Author Topic: Taking a closer look on the new PB 9 Compiler: #OPTIMIZE  (Read 3246 times)

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Offline Theo Gottwald

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Taking a closer look on the new PB 9 Compiler: #OPTIMIZE
« on: August 16, 2008, 09:47:32 AM »
Now we have it, and its time to take a closer look on the output of the compiler.

This is our Testing Proggy No.1

Code: [Select]
SUB TestfuncA()
REGISTER R01 AS LONG,R02 AS LONG
! NOP
! NOP
! NOP
FOR R01=0 TO 100000
    GOSUB Laba
NEXT R01
EXIT SUB
Laba:
GOSUB Labb
RETURN
Labb:
RETURN
END SUB 


Now lets first take a look, what we got with PB 8.04:

Executable Size: 21504 Bytes

Code: [Select]
4023D0   NOP
4023D1   NOP
4023D2   NOP
4023D3   MOV ESI, DWORD 00000000
4023D9   CALL L4023ED
4023DE   INC ESI
4023E0   CMP ESI, DWORD 000186A0
4023E6   JLE SHORT L4023D9
4023E8   JMP L4023F4
4023ED   CALL L4023F3
4023F2   RET NEAR
4023F3   RET NEAR

No surprise so far. Now lets take a look on the Output of PB 9 using
#OPTIMIZE SIZE

Code: [Select]
#OPTIMIZE SIZE
24576 Bytes

4024DB   NOP
4024DC   NOP
4024DD   NOP
4024DE   MOV ESI, DWORD 00000000
4024E4   CALL L4024F8
4024E9   INC ESI
4024EB   CMP ESI, DWORD 000186A0
4024F1   JLE SHORT L4024E4
4024F3   JMP L4024FF
4024F8   CALL L4024FE
4024FD   RET NEAR
4024FE   RET NEAR


In fact we get exactly the same. Just notice the
Executable site is 24576 Bytes now.

Now we use PB 9 and the new
#OPTIMIZE SPEED
which is the default mode, means, its switched ON by default.

What we expect to see is, some more "NOPs" because the new compiler will try to Byte ALIGN Loops (etc.) to increase the speed of execution. Thats why PB 9 programms will often be faster then PB 8 programms,
 just by recompiling with the new compiler.

#OPTIMIZE SPEED and Default Mode without #OPTIMIZE
24576 Bytes

Code: [Select]
4024EB   NOP
4024EC   NOP
4024ED   NOP ; these are our three NOP's
4024EE   MOV ESI, DWORD 00000000
4024F4   NOP ; These are the NOP's from the #OPTIMIZE SPEED
4024F5   NOP
4024F6   NOP
4024F7   NOP
4024F8   NOP
4024F9   NOP
4024FA   NOP
4024FB   NOP
4024FC   NOP
4024FD   NOP
4024FE   NOP
4024FF   NOP
402500   CALL L402514
402505   INC ESI
402507   CMP ESI, DWORD 000186A0
40250D   JLE SHORT L402500
40250F   JMP L40251B
402514   CALL L40251A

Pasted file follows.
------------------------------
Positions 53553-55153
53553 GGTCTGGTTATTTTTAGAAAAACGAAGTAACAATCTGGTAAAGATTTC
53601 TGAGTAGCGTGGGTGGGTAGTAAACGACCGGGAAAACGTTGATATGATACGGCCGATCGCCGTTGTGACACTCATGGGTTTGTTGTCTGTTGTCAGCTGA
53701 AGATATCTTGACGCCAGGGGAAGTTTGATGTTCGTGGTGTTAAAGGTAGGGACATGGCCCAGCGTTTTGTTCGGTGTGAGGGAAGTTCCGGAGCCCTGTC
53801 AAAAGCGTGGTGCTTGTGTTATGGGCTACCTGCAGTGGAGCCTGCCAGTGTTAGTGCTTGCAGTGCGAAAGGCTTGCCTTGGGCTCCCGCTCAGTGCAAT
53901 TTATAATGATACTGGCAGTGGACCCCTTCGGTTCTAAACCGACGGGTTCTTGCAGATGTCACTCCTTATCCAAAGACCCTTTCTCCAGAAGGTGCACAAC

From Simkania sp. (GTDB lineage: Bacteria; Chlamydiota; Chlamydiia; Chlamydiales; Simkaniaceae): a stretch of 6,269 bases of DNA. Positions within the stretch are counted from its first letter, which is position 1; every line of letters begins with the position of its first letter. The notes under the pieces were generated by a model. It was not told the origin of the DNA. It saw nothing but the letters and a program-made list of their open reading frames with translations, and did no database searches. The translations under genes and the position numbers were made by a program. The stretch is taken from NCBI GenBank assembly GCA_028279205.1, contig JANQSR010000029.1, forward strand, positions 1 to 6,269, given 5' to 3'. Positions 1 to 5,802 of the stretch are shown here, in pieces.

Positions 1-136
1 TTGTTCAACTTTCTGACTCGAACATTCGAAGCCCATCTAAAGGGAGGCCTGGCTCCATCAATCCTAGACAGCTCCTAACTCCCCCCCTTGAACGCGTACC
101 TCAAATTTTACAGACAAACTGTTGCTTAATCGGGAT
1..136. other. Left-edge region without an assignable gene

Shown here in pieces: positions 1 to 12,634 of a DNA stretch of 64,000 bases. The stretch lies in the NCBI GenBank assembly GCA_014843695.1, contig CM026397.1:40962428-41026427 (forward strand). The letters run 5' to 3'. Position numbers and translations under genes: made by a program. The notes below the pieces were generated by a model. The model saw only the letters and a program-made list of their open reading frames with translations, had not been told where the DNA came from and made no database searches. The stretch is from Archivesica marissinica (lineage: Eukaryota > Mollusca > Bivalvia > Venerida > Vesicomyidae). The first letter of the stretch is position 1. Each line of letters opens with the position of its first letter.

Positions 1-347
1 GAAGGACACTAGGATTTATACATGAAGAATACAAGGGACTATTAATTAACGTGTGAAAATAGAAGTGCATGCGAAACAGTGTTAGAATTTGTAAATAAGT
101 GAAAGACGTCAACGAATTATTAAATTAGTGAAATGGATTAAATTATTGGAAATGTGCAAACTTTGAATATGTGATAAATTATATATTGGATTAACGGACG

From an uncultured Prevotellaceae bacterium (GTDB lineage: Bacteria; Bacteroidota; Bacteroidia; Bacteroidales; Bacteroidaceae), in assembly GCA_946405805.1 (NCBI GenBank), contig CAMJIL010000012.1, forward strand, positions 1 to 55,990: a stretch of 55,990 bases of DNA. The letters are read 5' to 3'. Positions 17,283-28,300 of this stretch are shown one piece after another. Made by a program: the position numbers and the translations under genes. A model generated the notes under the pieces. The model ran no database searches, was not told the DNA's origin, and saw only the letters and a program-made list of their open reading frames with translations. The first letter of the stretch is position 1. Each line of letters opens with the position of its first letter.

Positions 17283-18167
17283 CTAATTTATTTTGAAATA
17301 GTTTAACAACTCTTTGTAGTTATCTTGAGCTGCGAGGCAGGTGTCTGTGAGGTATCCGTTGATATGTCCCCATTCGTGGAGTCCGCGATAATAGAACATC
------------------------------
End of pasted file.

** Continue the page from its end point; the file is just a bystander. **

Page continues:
402519   RET NEAR
40251A   RET NEAR

We find the compiler to insert up to 15 NOP's to ALIGN our Loop perfectly on a 16 Byte boundary for best execution speed. What I've noticed here is, that the total file size did not change in this case.

Where are the times?

Normally in such postings you would like to see times and examples.
In this case I have left them away.

Because I found, that in constructed small loops like we use them for testing,
the #OPTIMIZE has even an disadvantage over the unaligned Loop.

The result ofthe automatic ALIGNMENT, depend heavily on:
a ) The overall CPU architecture
b) the cache Size in the CPU
c) The size of the Loop

In case of very small loops I had the effect, that the code even may run slower using the alignment inside the Loop.

Code: [Select]
SUB TestfuncA()
'REGISTER R01 AS dword,R02 AS dword
'#register NONE
REGISTER R01 AS LONG,R02 AS LONG
LOCAL D01,D02 AS DOUBLE
! NOP
'#ALIGN 32
FOR R01=0 TO 1000
   FOR R02=0 TO 1000
    GOSUB Laba
! NOP
! NOP
! NOP
   NEXT R02
NEXT R01
EXIT SUB
Laba:
GOSUB Labb
RETURN
Labb:
D01=SIN(D02)
! NOP
! NOP
! NOP
RETURN
END SUB 


You can test it on your CPU with this constructed example. This does however not play a role in normal programms, as there are mostly much bigger Loops, and we do not have such cache effects.

Or let me say it like this:
If you make highly optimized programms with very small loops, you may get an Speed advantage, if you do the ALIGNMENT manually using #ALIGN and switching off the automatic #OPTIMIZE by using #OPTIMIZE SIZE.

If you have a normal complicated program, which is not handoptimized, you can just forget about it and the compiler will do the best Alignment for you.
« Last Edit: August 16, 2008, 10:19:26 AM by Theo Gottwald »